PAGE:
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Ladybird Deed Texas

You can use a Ladybird Deed or enhanced life estate deed to transfer a remainder interest to beneficiaries without the necessity of probate. What makes it different from other deeds is that the property owner retains the right to occupy and use the property (life estate) whichever way they want during the property owner’s lifetime. In other words, the property owner can sell, mortgage, lease, or change the remainder beneficiaries at any time without having to consult the beneficiaries. The property passes to the remainder beneficiaries if the property owner dies without revoking the deed.

What Are The Benefits Of A Ladybird Deed

An advantage already mentioned above is the fact that the property owner retains all the rights on the property and can do whatever they want with the property. A traditional estate deed gives the remainder beneficiaries some powers over the property. For example, with a traditional estate deed the property owner has to consult the remainder beneficiaries before selling or leasing out the property.

Another benefit is that a ladybird deed protects the property from the creditors of the remainder beneficiaries during the lifetime of the property owner. The property owner also doesn’t have to file a gift tax return or pay any gift tax on the transfer. This is because the law still treats the property owner as still owning the property until death. But the greatest benefit is that the property owner does not lose eligibility for Medicaid because the property owner retains the right to sell the property or revoke the deed.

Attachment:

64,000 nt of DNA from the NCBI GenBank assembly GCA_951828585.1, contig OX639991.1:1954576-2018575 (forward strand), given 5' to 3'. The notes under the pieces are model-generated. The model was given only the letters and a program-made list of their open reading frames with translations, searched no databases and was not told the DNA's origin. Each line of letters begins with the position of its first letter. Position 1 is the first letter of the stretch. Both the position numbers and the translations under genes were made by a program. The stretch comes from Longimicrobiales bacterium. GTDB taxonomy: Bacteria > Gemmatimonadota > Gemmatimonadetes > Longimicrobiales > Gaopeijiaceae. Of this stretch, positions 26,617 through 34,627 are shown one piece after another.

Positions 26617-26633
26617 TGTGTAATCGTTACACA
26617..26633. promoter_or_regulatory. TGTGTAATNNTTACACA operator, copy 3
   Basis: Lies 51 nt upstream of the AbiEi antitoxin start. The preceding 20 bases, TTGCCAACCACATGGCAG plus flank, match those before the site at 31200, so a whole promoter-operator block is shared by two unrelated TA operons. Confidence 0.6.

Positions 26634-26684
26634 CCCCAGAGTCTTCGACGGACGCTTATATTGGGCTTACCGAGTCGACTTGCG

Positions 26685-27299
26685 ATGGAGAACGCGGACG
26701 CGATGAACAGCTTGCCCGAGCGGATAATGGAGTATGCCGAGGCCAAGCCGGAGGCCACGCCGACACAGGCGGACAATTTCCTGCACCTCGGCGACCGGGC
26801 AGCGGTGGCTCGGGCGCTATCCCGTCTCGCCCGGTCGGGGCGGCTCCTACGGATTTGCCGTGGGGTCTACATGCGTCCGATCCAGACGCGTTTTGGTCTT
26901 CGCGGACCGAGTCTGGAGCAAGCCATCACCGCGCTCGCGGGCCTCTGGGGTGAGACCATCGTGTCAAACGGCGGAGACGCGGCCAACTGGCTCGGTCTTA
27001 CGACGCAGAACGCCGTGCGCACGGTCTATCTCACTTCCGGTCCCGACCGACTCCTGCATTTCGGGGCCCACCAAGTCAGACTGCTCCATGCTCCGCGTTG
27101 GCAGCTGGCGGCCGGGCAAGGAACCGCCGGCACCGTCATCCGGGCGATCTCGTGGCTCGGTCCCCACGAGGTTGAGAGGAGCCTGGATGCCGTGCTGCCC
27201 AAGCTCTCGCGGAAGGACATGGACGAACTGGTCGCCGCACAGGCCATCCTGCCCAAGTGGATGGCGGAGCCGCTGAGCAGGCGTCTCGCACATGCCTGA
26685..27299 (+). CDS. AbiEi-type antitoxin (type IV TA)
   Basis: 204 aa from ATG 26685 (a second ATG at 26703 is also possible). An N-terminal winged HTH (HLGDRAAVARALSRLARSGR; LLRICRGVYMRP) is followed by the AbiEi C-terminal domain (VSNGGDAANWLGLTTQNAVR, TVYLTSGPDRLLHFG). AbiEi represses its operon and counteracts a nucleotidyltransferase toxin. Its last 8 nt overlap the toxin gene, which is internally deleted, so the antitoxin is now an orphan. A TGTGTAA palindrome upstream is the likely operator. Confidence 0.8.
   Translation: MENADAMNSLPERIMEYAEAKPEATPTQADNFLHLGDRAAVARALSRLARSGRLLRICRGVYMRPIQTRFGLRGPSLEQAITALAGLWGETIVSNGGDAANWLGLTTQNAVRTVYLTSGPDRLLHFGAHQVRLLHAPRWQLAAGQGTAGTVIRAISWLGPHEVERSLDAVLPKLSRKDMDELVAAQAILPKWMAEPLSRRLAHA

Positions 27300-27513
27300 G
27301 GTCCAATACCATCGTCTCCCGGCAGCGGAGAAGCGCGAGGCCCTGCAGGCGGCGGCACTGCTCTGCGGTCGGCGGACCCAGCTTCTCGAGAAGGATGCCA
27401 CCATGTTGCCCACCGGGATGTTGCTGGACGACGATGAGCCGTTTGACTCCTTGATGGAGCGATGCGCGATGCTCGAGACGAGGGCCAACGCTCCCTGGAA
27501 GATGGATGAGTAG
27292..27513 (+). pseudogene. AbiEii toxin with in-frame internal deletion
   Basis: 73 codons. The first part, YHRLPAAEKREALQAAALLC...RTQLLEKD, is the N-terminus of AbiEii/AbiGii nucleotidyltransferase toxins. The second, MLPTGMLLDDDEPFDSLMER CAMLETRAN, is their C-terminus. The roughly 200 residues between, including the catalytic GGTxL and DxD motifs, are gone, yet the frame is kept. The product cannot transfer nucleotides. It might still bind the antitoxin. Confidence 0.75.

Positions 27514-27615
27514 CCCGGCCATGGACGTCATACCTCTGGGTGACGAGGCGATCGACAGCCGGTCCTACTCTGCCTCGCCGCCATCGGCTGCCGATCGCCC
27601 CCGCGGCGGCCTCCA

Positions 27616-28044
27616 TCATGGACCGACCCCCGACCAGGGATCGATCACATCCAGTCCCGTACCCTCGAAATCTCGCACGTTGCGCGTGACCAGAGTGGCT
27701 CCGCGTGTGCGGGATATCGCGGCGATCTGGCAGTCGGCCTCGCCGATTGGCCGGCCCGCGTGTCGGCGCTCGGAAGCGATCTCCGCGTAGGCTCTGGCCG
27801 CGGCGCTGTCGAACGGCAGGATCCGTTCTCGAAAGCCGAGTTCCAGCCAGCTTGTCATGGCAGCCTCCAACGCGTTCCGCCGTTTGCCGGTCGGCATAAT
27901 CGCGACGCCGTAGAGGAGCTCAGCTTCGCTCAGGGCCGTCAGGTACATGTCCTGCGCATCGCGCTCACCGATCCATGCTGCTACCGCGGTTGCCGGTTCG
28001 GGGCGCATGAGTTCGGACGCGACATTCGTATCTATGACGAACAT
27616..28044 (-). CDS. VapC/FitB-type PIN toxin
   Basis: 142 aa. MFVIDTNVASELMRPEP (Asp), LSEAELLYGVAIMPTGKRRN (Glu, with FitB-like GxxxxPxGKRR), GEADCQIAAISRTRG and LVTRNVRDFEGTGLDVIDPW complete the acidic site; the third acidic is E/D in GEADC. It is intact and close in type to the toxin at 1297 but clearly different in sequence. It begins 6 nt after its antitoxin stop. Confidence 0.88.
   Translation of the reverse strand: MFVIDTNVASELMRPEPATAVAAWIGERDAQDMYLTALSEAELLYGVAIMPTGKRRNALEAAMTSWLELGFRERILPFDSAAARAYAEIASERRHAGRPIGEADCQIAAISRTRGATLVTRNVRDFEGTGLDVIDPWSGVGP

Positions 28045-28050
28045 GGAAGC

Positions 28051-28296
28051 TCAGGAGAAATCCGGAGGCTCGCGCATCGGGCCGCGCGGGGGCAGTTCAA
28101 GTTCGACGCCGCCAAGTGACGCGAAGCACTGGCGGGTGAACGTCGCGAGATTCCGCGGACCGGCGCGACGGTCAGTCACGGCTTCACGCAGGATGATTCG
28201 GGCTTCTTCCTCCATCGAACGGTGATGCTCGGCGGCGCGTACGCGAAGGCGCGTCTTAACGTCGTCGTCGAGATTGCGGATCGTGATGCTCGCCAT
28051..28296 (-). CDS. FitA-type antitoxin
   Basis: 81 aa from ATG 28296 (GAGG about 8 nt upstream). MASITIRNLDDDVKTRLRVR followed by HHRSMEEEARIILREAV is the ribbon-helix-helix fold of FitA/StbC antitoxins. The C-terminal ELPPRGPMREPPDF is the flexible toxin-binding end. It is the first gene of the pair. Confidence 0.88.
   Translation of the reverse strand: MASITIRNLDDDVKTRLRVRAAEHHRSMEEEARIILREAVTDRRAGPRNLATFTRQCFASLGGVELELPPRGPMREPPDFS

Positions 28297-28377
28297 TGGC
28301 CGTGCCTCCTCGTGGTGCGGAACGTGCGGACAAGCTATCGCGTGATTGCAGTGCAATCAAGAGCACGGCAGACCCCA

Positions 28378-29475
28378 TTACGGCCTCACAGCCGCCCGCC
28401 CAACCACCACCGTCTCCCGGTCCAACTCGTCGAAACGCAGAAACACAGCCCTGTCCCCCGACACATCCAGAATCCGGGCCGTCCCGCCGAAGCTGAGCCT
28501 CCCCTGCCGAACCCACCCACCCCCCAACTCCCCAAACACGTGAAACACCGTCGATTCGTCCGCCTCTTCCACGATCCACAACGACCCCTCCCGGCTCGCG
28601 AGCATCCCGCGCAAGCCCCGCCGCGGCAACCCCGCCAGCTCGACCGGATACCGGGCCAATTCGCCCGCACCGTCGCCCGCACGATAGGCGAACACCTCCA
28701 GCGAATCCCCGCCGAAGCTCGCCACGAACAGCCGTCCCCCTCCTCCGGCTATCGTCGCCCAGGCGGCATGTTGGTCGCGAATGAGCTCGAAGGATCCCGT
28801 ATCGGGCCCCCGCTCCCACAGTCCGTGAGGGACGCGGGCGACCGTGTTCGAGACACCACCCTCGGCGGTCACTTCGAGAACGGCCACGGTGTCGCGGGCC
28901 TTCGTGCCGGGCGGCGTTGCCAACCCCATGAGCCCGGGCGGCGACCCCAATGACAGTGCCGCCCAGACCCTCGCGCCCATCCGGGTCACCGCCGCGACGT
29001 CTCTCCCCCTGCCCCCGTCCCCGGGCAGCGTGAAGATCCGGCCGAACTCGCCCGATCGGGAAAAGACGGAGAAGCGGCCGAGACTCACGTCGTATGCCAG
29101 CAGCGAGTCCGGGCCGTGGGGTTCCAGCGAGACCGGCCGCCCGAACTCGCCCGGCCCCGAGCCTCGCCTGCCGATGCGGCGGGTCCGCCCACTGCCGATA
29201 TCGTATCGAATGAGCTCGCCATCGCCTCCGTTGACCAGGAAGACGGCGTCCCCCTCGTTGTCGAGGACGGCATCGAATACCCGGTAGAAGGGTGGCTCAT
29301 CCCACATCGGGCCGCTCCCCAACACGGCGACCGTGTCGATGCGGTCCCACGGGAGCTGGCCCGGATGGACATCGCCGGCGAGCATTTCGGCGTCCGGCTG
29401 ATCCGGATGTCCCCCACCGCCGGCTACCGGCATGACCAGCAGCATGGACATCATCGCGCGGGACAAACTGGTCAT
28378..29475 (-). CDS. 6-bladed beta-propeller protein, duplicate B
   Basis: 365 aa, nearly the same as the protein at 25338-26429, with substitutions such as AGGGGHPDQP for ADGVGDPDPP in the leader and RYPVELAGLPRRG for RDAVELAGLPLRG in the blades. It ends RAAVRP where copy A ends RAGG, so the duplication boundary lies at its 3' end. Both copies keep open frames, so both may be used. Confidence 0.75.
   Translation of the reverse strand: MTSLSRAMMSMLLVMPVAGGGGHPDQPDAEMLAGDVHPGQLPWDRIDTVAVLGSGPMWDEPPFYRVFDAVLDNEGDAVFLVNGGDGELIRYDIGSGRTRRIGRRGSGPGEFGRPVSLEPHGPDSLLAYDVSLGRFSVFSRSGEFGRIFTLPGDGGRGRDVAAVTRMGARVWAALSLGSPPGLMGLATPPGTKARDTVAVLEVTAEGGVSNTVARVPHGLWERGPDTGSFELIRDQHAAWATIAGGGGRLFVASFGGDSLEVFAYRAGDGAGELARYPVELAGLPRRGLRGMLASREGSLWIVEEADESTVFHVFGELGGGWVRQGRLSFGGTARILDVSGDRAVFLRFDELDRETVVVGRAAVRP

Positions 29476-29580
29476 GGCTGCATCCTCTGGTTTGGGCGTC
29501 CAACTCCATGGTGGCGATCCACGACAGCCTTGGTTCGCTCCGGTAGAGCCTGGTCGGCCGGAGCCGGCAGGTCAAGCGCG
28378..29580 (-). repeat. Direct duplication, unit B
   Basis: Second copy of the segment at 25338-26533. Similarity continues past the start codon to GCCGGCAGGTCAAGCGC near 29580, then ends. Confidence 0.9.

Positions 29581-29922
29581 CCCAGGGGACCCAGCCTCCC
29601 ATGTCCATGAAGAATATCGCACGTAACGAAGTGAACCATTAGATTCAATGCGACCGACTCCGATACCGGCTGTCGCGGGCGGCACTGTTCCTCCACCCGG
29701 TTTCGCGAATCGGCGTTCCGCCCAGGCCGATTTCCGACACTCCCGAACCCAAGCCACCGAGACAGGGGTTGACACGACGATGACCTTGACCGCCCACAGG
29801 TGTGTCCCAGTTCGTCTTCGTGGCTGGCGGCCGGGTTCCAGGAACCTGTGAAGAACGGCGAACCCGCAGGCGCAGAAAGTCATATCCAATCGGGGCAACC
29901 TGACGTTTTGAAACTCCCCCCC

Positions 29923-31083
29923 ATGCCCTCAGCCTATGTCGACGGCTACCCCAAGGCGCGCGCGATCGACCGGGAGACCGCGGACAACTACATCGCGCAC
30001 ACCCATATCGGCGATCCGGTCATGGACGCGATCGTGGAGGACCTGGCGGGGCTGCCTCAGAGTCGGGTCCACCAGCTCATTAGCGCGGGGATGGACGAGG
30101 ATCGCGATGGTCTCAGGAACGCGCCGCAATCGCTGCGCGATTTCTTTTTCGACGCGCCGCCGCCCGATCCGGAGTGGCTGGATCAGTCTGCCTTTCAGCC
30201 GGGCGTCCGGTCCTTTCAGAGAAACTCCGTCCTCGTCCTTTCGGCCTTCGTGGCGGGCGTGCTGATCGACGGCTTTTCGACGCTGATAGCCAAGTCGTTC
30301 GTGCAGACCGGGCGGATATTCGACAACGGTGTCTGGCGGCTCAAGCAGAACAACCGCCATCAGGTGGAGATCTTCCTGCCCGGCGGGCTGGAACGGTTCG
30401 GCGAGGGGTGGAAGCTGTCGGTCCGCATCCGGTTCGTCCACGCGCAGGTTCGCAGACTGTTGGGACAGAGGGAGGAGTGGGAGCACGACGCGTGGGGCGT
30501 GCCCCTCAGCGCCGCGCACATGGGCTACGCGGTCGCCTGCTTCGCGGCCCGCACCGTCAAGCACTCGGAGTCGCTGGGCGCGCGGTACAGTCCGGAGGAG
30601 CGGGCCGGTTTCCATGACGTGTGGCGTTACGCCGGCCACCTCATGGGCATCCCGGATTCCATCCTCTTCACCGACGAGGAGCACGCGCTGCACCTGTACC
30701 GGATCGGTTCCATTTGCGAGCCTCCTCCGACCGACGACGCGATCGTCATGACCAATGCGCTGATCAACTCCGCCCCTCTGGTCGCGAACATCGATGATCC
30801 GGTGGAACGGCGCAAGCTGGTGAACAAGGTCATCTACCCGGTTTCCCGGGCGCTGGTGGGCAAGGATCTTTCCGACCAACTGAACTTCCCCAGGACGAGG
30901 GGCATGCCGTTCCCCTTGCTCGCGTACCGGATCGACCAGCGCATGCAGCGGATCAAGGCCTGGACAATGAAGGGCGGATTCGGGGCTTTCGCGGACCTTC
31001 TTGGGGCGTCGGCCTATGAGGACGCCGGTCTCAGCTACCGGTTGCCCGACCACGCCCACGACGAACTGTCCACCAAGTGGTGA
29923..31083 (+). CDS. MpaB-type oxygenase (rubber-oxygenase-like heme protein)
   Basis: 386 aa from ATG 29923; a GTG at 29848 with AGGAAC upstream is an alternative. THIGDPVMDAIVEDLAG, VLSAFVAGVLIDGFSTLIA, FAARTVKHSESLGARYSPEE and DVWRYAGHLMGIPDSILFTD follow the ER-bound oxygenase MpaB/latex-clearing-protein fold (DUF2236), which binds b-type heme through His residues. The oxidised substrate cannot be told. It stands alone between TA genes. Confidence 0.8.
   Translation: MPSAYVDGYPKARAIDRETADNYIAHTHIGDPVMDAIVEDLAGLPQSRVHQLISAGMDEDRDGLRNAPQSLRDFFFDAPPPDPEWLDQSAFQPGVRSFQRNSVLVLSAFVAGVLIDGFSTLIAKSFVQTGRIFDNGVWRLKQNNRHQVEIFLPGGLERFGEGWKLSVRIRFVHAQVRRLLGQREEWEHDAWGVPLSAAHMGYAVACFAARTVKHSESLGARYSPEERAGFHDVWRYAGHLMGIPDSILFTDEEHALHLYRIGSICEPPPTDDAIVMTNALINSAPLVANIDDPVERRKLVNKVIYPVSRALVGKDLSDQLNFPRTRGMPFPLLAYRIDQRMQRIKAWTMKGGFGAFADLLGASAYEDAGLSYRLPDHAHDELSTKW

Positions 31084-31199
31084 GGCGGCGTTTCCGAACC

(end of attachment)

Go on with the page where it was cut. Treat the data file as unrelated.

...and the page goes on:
Ladybird Deed And Probate Process

Ladybird DeedThe Ladybird Deed makes it easier for the property to pass to remainder beneficiaries because it allows for nonprobate transfer. Since it passes out of probate the remainder beneficiaries do not have to worry about going to court for a Will to be proven. The beneficiaries named in the Ladybird Deed get the property immediately the life tenant or the property owner dies regardless of what the Will says.

Revoking the Lady Bird Deed

A Lady Bird Deed can be revoked by the grantor either by filing a revocation document or by filing a subsequent conflicting Lady Bird Deed. Another way for the grantor to revoke the deed is by selling, gifting, or transferring the property during the grantor’s lifetime. However, if the grantor dies without revoking the LBD, the remainderman can file an affidavit to notify that the grantor is dead and that the remainderman has full ownership of the property.

Lenders Using The Due-On-Sale Clause

In case you are a remainder beneficiary of a mortgaged property, there is a chance that the mortgage company may tell you that the conveyance may have triggered the mortgage’s due-on-sale clause. A due-on-sale clause is used by the lender to declare that the entire balance is due immediately when the ownership of a property is changed. But the law prohibits lenders from using this clause when someone inherits property. An experienced attorney can help you if a lender uses a due-on-sale clause for a property you are supposed to inherit.

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